Richard E. Cytowic Excerpt, 2010 Fall
In the Quiet
My godfather, an orthopedic surgeon who never bought anything off the rack, used to say of me, “He’s the only kid I know who has the same expression on his face no matter what he’s doing.” When my father, also a physician, spent time with me going on clothing sprees or bringing me along on house calls in the 1950s, he’d try to draw me out.
“You’re awfully quiet,” he’d say.
I usually said that there wasn’t much to say. I could stay silent for hours, an ability adults remarked on as if it were some kind of feat that took effort. But it wasn’t. My placid exterior covered up a rich inner life. A favorite teacher later told me that my face gave away the fact that something was always going on in my mind, that wheels were turning.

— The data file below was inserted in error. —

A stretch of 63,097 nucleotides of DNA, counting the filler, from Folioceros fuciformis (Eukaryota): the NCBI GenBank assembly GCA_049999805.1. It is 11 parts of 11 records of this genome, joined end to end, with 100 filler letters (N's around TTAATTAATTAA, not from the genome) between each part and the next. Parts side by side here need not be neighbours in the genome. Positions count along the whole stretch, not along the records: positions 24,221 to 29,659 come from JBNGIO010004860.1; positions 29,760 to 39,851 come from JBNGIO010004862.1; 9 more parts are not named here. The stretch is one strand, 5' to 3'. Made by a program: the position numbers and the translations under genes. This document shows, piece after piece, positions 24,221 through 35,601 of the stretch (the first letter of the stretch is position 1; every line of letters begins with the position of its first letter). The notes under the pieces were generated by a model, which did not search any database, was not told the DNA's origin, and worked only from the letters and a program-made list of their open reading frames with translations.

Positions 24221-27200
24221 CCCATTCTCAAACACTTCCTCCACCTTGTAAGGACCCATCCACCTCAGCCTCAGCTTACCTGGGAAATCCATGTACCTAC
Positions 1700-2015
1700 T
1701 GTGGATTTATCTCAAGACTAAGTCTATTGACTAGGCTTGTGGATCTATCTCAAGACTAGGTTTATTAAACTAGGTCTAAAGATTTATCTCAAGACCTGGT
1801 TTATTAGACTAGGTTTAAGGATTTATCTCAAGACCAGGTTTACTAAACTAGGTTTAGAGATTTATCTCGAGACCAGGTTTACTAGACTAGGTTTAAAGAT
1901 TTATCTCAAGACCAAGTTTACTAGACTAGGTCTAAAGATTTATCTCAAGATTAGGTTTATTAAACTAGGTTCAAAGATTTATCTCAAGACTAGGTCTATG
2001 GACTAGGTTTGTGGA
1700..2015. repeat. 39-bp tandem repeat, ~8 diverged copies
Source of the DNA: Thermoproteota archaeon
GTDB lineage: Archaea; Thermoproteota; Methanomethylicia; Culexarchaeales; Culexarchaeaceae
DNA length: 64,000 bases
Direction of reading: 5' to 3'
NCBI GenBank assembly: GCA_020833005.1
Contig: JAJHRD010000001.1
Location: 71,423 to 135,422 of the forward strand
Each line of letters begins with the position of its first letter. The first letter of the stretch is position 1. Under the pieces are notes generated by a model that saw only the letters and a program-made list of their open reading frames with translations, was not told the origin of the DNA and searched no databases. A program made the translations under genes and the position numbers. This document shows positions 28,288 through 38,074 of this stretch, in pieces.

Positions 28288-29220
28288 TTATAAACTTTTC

So which was I, a poker-faced stoic or an open book? I can confirm that I’m comfortable with contradiction and ambiguity; that I grew up in a household that was Auntie Mame squared, a place of constant parties, hangers–on, and libertine chaos that foreclosed privacy, peace, and quiet; that my father was a narcissist who put textbook definitions to shame; that he was an alcoholic and narcotic addict driven to destroy everything he professed to love.
Children of alcoholics turn into astute observers. Predictably unpredictable behavior makes us learn to read a parent, and others, in order to survive. We adapt to ambiguity because we must love someone whom we can’t trust. We step back and observe with detachment. So adept do we become at recording from a distance that we make ourselves the stable hub of a wheel around which chaotic events can spin. If we choose we can become invisible, the quiet camouflage of invisibility an excellent shield.